4) Keep adequate employee records. Again, if you do not keep proper records, then the employee's records and/or claims are deemed correct and may be used against you in court. The most basic records that must be retained are records of hours worked and compensation paid. In addition, all employers in New York State must give written notice to each newly-hired employee of the rate of pay, rate of overtime pay and the regular pay day and get written acknowledgment of receipt of the notice from each employee.
5) Post all required notices. Conspicuously post notices related to wage and hour law in your place of business. These posters, which should be in a language understood by your employees, may be obtained from the NYS Department of Labor. The minimum wage increased in 2009 so many employer's posters are now outdated. Failure to post the appropriate notices will work to your detriment in any legal proceeding.
6) Don't interfere with your employees' tips. Management and ownership should avoid becoming involved in the collection or distribution of tips. If you take advantage of the minimum wage "tip credit" be sure that this is explained to each employee. If you have not yet explained the tip credit to your employees, do so now, in writing. Each new hire should also receive a written explanation of the tip credit. You can impose a service charge in lieu of tipping, but if any part of the service charge is kept by the management or owners, this must be clearly explained in writing to the customers. If ownership or management keeps any part of the service charge, you may not take advantage of the "tip credit."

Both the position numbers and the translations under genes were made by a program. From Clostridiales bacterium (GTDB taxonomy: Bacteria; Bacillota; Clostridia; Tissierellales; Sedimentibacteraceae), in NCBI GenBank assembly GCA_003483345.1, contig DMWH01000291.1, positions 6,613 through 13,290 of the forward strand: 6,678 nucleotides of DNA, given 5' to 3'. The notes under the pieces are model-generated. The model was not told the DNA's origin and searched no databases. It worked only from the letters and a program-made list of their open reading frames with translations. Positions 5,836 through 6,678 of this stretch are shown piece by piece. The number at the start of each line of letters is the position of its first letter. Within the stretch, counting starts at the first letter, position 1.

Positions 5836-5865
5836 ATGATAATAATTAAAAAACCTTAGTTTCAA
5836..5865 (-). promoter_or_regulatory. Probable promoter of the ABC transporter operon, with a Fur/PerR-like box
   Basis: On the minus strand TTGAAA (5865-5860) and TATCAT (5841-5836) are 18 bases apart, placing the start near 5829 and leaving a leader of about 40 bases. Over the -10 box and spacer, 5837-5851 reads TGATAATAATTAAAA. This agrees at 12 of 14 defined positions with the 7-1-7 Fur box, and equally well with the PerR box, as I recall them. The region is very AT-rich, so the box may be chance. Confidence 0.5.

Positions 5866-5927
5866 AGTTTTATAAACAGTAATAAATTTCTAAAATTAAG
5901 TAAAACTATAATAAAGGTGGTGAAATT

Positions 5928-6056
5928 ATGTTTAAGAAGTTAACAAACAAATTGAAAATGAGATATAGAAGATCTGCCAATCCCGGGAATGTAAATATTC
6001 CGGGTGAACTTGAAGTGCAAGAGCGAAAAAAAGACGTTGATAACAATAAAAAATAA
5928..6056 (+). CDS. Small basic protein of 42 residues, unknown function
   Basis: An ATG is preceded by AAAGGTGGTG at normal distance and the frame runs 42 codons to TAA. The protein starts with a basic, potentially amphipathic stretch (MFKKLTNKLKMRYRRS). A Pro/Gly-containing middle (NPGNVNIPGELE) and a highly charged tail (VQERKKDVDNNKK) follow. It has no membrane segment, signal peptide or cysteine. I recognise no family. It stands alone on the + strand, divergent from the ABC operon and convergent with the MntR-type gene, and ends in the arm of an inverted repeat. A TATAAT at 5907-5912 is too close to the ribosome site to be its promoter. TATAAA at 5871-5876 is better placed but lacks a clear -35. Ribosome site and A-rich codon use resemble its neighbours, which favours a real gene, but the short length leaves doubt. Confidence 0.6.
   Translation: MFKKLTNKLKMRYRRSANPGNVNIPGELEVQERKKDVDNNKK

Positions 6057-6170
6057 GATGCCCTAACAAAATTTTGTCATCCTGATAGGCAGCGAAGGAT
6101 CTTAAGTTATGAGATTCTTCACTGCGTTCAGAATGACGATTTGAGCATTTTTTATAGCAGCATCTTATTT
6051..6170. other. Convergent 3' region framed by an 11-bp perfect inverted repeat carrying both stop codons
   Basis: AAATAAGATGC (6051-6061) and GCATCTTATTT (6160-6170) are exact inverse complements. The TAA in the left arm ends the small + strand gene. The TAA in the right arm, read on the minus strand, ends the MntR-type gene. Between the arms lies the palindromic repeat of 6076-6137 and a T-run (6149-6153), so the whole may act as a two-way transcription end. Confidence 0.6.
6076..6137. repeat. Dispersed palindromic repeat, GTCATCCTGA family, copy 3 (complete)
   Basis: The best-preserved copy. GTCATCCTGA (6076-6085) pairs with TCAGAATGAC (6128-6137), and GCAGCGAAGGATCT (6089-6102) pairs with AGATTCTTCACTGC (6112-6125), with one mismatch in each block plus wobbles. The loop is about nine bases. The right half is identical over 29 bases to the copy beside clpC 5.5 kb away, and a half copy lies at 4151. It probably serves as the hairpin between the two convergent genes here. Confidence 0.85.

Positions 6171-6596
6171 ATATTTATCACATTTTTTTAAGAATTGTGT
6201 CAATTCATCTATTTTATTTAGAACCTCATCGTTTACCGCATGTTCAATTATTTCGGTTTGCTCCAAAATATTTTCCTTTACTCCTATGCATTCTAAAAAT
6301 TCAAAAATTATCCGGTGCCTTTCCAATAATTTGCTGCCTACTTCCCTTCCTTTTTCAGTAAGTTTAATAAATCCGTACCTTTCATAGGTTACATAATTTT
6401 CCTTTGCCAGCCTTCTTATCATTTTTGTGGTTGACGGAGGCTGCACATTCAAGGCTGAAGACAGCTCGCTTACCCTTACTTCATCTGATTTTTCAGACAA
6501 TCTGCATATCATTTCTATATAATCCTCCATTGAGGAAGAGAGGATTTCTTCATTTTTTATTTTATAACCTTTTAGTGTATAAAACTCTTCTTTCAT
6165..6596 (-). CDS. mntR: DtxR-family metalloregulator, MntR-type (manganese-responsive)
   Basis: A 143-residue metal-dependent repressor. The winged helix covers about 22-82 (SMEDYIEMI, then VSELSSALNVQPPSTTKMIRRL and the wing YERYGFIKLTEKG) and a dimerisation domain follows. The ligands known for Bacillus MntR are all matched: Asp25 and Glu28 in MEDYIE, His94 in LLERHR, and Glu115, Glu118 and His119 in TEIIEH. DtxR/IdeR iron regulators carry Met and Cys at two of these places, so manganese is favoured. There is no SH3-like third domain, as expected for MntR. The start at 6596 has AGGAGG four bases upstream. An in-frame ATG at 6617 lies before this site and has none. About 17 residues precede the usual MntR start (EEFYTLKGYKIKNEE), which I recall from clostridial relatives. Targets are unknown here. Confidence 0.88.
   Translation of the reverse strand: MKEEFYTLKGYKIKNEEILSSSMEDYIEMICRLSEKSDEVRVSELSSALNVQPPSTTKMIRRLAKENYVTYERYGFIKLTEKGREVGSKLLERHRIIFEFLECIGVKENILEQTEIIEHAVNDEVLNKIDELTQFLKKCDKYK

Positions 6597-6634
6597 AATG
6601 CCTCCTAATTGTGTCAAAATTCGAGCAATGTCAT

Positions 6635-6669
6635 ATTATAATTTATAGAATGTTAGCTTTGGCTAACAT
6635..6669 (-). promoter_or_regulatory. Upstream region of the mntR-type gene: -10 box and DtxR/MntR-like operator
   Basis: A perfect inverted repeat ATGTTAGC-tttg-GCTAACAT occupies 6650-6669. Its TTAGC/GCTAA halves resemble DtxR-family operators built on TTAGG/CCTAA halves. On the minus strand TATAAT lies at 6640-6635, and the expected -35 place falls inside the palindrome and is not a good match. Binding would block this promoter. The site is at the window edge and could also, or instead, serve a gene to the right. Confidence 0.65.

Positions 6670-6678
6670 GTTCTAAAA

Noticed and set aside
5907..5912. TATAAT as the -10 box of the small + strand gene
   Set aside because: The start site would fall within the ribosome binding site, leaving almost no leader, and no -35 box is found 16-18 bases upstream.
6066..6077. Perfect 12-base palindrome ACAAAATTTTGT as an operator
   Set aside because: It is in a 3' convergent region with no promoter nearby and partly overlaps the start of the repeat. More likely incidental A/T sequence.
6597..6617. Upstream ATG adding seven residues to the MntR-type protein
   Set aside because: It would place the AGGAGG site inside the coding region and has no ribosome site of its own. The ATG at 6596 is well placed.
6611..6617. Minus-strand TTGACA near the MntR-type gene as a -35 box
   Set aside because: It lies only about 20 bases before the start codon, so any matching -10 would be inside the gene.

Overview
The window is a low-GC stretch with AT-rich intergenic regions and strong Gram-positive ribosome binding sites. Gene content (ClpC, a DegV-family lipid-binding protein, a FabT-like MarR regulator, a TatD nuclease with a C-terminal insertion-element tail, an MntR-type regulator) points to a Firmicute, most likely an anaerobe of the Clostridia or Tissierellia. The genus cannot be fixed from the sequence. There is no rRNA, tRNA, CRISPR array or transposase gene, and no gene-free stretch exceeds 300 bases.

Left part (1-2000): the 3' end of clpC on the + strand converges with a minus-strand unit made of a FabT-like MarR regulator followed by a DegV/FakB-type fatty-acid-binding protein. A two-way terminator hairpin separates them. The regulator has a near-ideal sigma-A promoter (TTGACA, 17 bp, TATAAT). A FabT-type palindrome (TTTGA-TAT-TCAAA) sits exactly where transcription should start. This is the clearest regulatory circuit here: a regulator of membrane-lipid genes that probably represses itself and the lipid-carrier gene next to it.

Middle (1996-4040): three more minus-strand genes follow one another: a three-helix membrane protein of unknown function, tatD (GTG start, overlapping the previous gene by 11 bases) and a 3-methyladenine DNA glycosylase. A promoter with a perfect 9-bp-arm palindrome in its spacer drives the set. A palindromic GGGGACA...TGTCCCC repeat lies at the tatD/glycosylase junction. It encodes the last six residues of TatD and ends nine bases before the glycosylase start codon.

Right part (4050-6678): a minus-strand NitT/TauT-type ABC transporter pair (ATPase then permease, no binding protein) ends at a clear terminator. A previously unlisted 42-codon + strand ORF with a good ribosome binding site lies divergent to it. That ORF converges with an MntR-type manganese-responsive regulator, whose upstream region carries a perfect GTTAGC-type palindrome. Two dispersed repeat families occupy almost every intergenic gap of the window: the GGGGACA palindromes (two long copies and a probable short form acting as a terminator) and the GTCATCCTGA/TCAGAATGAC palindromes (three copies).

7) Perform an insurance checkup. This includes your general liability, Worker's Compensation, errors and omissions and directors and officers policies. Business owners and partners should also consider life insurance and long-term and short-term disability insurance, as well as "key man" policies. Any time you or your business is named an "additional insured," ask for a copy of the actual policy. A certificate of insurance does not guarantee coverage and is worthless if you are not properly named in the policy or if it is the wrong type of policy. If you do not understand the policy, have an attorney review it. Finally, you must notify your insurance carrier at the first possibility of any claim or your insurer may disclaim coverage for late notice.
This list is not meant to be exhaustive but is intended to make business owners aware of some of the protections that are needed to protect their investment and personal assets. Our attorneys possess the knowledge and skills necessary to address the needs of today's business owner. Having a knowledgeable attorney perform a "legal audit" of your business is an investment that will certainly pay off in the long term.
Avrohom Gefen, Esq. is an Associate in Vishnick McGovern Milizio's Litigation Department. He practices in the areas of commercial litigation and employment law. Avrohom can be reached at 516-437-4385, ext. 119 or via e-mail at Agefen@vmmlegal.com.